Anthony’s Marvel Comics picks for October 2017

iPad and newspaper

Updated on December 10, 2021

Here’s a look at what’s coming out from Marvel Comics for October 2017. A full list of solicitations is available here.


  • Falcon #1, $4
  • Black Panther #166, $4
  • Champions #13, $4
  • The Mighty Thor #700, $6
  • USAvengers #11, $4
  • America #8, $4
  • Spider-Man II #4 (of 5), $4
  • Ms. Marvel #23, $4
  • Moon Girl and Devil Dinosaur #24, $4
  • The Unbeatable Squirrel Girl #25, $4
  • Hawkeye #11, $4
  • Spider-Man #21, $4

Trade paperbacks/graphic novels

  • Black Panther, Book 4: Avengers of the New World, Part 1, $17
  • Nick Fury, vol. 1: Deep Cover Capers, $18
  • Luke Cage, vol. 1, $16


Falcon #1 (2017)
“Falcon” #1 (October 2017). Art by Jesus Saiz.

Apparently as part of Legacy, we’re getting a somewhat confusing return to some books’ historic numbering. Thus, the reason “Black Panther” has jumped to issue #166.

“The Mighty Thor” hits #700 this month; the fate of Jane Foster remains to be seen, but I assume it’s not good.

Sam Wilson’s also returning to his “legacy” as the Falcon with the debut of “Falcon” #1, having fully shed his shield-slinging days to go back to his original superhero identity. I pointed out in a previous post (around when Sam first assumed Steve Rogers’ Cap role) that too often, replacing all-White older characters with more diverse ones is just temporary.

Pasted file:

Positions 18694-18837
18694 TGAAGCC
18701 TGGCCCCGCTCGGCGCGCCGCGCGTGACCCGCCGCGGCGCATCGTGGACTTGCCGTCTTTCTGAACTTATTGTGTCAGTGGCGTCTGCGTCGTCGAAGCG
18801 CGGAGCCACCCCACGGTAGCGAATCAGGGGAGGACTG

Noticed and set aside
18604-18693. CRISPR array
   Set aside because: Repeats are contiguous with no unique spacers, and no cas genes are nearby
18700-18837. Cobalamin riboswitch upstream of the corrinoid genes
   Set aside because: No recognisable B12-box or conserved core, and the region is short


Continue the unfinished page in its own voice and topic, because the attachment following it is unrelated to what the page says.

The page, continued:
“USAvengers” this month features some sort of odd-looking Archie pastiche. Historically, Marvel did publish some Archie-style teen humor books. It’s how we got Patsy Walker; she started out as a teen humor character in the mid-40s, before Marvel permanently folded her into their superhero universe in the 70s.

“Moon Girl” promises several guest stars, including Daredevil, Ghost Rider, and the X-Babies. That last one’s a group of youthful X-Men clones (from an alternate reality) that’re childish versions of their adult counterparts; they first appeared in 1988. They’re presumably meant to be a parody of the “younger versions of adult characters” animation craze of the 80s/90s (“Muppet Babies,” “Tiny Toon Adventures,” etc.).

“Squirrel Girl” promises a mix of dinosaurs, the Savage Land, Kraven the Hunter, and Ultron.

Anthony Dean

Anthony Dean is the owner of Diverse Tech Geek and Diverse Media Notes.

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